Waxy potatoes are an excellent choice for roasting, sautéing and boiling. They make great soups, casseroles, home fries and hash browns because of their tendency to hold their shape. Waxy potatoes are also used in cold potato salad and scalloped or cheddar au gratin potatoes. Their low starch content and cellular makeup helps them maintain their shape long after they’re cooked.
Mealy or starchy potatoes are best for baking and deep-frying. Because they’re low in sugar, they can be deep fried long enough to cook fully in the center without burning the outside with black streaks. They’re also the best choice for mashed potatoes because they fall apart easily when they’re boiled. Because they are a starchier potato with a loose cellular structure, they fluff up much better than a waxy potato.
So now that you have a head full of potato knowledge go ahead and make your perfect hash browns. Just remember, use the correct potato in all your recipes and you’ll be amazed at the difference it makes.
Oh, and about internet web sites on cooking hash browns. You will find almost each will start out saying “Shred a Russet potato…” THEY’RE WRONG!!!
Here’s the recipe I now use for my hash browns. As verified by the photos, you’ll see they are no longer grey, mushy or gooey but just right!
Restaurant quality hash brown potatoes are just below the photo’s
* Note on counter top convection ovens.
I purchased this Oster extra large convection toaster oven from Wal-Mart for less than $100. It uses much less electricity than my large oven. I questioned whether or not it could perform any where near as well as my Whirlpool ‘Gold series’ Accu-bake oven does. It does!
I bake prefect bread, muffins, pizza, flat breads and more in it. I rarely give a product endorsement but in this case I will. It is worth every penny I spent.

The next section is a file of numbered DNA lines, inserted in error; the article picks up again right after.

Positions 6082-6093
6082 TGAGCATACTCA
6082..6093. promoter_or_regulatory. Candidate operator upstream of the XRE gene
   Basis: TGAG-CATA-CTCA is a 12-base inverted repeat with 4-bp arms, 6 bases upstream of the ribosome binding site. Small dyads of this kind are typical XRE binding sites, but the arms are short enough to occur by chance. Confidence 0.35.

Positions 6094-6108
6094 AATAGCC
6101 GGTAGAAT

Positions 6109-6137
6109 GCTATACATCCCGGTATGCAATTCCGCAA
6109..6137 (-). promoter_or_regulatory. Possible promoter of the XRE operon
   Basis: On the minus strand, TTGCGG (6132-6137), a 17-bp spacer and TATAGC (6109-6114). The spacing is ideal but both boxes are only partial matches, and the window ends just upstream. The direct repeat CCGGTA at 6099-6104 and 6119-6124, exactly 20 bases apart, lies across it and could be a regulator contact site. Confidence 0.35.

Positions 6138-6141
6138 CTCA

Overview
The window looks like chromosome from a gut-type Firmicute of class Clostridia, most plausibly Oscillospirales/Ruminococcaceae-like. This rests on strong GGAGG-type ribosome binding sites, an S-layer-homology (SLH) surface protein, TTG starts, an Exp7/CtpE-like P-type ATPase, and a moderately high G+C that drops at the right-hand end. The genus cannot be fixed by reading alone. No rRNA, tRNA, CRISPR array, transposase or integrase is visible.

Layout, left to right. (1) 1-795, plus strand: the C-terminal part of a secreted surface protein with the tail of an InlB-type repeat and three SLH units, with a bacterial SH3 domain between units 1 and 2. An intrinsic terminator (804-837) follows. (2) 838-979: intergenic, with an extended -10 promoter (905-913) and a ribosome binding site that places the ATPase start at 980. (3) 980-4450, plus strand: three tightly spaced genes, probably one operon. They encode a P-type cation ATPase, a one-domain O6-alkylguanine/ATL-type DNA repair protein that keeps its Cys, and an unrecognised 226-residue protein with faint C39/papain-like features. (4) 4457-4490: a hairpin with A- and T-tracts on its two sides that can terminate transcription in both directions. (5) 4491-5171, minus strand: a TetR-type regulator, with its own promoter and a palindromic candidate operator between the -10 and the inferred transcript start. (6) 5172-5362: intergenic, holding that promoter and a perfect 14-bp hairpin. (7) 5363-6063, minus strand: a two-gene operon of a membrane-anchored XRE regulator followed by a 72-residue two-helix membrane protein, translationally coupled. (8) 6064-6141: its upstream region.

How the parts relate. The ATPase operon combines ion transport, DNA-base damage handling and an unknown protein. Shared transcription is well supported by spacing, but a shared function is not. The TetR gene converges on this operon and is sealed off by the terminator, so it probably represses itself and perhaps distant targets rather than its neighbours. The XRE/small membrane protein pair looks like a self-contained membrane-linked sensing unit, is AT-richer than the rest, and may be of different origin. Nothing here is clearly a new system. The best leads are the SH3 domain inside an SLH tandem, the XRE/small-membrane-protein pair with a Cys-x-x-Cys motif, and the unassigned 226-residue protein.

3-5 medium potatoes (approximately 3 cups shredded).
1 medium sweet onion.
1/2 tsp. salt then salt further to taste if desired when eating.
1/4 tsp. pepper then pepper further to taste if desired when eating.
Add at least 1-2 Tbsp. butter or margarine to vegetable oil. (hash browns should be cooked in oil 1/8 – 1/4 inch deep to cook completely all the way through).
Wash and peel the waxy (not russets) potatoes.
Use a cheese grater to shred the potatoes then place the shredded potatoes into a large bowl or pot.
Fill the pot or bowl full of water, stir aggressively by hand and empty the water by pouring the potatoes into a colander. Repeat this process until the water remains clear when agitated. (three or four times) This will remove most of the starch which causes hash browns to become gummy, mushy and grey looking.
Rinse the grated potato under cool water one last time in the colander. Press down, shake and press down again to remove excess water. Fluff and repeat . (Too much water will cause to hash browns to stick onto the bottom of the frying pan).
Dice the sweet onion and add to the colander of potatoes, mixing well. Add the salt the pepper and mix again thoroughly.
Bring to temperature the butter and oil combination in a large skillet over medium high heat. When the skillet is hot, (not smoking) add the potato mixture. Once your potatoes are frying, turn the temperature down to medium. (Test your oil first by dropping a few potato sprigs into the pan. The sprigs should immediately and almost violently begin to bubble and boil).
Using a spatula, flatten the pile of potatoes to desired thickness.
Reduce the heat to medium-low and cook until the bottom gets pretty crispy; about 10 minutes.
Flip the hash brown with the spatula, if too big, separate it into equal parts. Allow the other side to cook until very crispy; about 8-10 minutes.
Repeat this cooking process until all the shredded potatoes are used. Potatoes that are not thoroughly cooked will hold oil, make sure the top and bottoms are nice and crispy.
Remove them from skillet, place the photo perfect potatoes on your plate and enjoy ’em!